- Roger Hannigan Gilson
- The western Catskills from Blackhead Mountain in Greene County.
Last summer, as the threat of COVID-19 came into focus and New Yorkers were advised against gathering indoors, an unprecedented number of hikers took to the trails of the Hudson Valley and Catskills. In addition to the seasoned outdoor adventurers, there were many first-timers from points south, and some trails strained under the impact. Mount Beacon was closed in the late spring due to the impossibility of social distancing amongst the crowds, and the roads around Kaaterskill Falls in Greene County were lined with illegally parked cars.
Scenic Hudson, a nonprofit conservation group, saw some of the highest use ever at its 45 parks up and down the Hudson Valley, according to Director of Parks and Community Engagement Rita Shaheen—an influx the organization is embracing. “We’re delighted that people have learned that parks are essential, and that they are a big part of how we cope and recover from this crisis,” she says. Scenic Hudson has seen many first-time hikers from New York City, Shaheen continues, which has “made it clearer than ever that access to the outdoors is a right for everyone.”
A Delicate Balance
But the influx has led to some changes to trail systems in the region as state and private partners look to balance the needs of hikers with the ability of nature and local infrastructure to absorb them.
The biggest change is still forthcoming. In October 2020, the Department of Environmental Conservation (DEC), the state agency whose purview includes most public land in the Adirondacks and Catskills, appointed a Catskill Strategic Planning Advisory Group (CAG) to advise the agency on sustainable use of the Catskills. The group, consisting of stakeholders in the region and representatives of state agencies, is expected to release its interim report later this year. In the meantime, the DEC is working with the Catskills towns of Hunter and Jewett on how to address concerns over parking, pedestrians on roadways, sanitation, and refuse. DEC Forest Rangers are also increasing patrols in popular hiking areas to educate visitors about sustainable use and the Leave No Trace principles.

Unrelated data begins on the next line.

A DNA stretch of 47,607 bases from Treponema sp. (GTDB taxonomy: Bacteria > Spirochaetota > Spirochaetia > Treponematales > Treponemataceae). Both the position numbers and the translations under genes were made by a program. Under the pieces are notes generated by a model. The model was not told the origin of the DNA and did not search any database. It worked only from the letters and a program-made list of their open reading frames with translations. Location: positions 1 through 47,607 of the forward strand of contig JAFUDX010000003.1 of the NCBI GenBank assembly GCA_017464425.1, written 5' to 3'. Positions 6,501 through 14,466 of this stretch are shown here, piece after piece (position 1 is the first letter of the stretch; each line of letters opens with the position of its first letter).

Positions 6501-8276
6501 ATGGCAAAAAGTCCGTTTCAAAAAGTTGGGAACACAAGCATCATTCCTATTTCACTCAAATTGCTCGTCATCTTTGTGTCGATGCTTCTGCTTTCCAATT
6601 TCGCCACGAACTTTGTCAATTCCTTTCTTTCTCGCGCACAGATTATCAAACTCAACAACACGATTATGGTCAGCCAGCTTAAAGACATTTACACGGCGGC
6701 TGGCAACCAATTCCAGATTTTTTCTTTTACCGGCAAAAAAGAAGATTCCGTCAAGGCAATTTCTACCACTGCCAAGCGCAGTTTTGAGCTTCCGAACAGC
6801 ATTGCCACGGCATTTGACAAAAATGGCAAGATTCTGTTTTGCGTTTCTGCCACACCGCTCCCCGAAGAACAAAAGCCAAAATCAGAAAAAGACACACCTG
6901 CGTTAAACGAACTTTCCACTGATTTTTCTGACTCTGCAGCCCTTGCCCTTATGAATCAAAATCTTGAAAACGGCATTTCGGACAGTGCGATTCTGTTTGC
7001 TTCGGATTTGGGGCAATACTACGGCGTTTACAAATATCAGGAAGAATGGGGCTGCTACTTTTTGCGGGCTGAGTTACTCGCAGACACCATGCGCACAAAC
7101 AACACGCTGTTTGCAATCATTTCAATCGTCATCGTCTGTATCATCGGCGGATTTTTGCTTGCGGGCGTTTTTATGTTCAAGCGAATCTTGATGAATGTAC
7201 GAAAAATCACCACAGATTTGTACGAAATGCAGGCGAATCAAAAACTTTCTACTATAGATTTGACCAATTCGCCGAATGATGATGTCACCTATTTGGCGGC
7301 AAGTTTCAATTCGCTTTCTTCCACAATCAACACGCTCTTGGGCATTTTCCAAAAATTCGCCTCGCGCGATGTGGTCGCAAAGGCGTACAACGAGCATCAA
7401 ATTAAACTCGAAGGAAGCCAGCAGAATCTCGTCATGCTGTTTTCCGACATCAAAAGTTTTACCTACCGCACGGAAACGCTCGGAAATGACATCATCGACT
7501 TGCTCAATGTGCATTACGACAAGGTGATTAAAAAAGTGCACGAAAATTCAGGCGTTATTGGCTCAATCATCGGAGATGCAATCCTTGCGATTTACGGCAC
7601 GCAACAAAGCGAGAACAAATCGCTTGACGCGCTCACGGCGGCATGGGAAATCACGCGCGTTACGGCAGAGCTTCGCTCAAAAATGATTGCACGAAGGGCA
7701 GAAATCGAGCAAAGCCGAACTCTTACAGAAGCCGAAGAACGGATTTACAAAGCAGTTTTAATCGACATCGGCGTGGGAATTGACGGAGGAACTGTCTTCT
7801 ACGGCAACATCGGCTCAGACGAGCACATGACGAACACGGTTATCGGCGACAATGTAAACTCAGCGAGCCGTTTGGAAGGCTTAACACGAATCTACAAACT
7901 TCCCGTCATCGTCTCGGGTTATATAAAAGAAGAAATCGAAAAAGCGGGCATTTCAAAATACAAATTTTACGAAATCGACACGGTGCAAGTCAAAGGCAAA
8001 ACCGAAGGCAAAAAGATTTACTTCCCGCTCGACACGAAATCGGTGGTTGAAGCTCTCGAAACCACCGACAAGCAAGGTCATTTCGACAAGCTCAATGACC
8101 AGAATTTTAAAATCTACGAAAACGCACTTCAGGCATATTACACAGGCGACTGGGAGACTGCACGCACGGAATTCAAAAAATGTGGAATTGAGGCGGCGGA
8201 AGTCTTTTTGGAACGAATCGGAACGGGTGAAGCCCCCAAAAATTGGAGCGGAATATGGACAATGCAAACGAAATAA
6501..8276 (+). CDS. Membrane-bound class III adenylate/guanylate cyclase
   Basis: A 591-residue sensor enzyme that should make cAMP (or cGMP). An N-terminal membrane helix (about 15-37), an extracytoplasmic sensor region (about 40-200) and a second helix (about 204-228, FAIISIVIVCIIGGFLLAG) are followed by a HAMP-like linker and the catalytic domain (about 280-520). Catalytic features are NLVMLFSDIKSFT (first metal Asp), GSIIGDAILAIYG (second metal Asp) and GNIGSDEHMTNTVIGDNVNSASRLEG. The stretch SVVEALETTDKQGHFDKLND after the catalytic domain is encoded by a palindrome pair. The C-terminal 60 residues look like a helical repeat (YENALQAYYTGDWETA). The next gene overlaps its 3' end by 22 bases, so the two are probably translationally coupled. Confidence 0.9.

- Roger Hannigan Gilson
- The Hudson River looking south from Breakneck Ridge in Cold Spring.
There are also some specific changes hikers should be aware of when setting off on their latest expedition.
• Reservations are now required for parking on Route 73 in Keene, the gateway to the High Peaks Region of the Adirondacks. Reservations can be made online through the Adirondacks Mountain Reserve, which maintains this area in a partnership with the DEC.
• Graham and Doubletop Mountains in the Catskills are now permanently closed to the public. The two summits are on private land and were accessible with a politely worded phone call to the owners until the end of last year, but trespassing and overuse have led the owners to shut access down. The mountains were two of the 35 Catskills peaks over 3,500 feet, and those who mounted all 35 gained membership into the Catskills 3500 Club. The club is working on replacing the two mountains on their list.
• A slew of casual hiking and biking options are now available following the completion of the Empire State Trail, which begins in New York City before splitting north of Albany, with one branch terminating in Buffalo and the other at the Canadian border. The path hooks up rail trails with roadways, and includes the Albany-Hudson Electric Trail, which runs from the City of Hudson to Rensselaer. In Kingston, the trail runs through former brickyards and cement plants along the Hudson River in an area once slated for development.
As always, hikers are reminded to follow the Seven Principles of Leave No Trace Behind: plan ahead and prepare; travel and camp on durable surfaces; dispose of waste properly; leave what you find; minimize campfire impacts; respect wildlife; and be considerate of other hikers.
Hikers should also wear bug repellent and check for ticks at the end of every hike. Most importantly, have fun and practice respect—because in nature, we’re all visitors.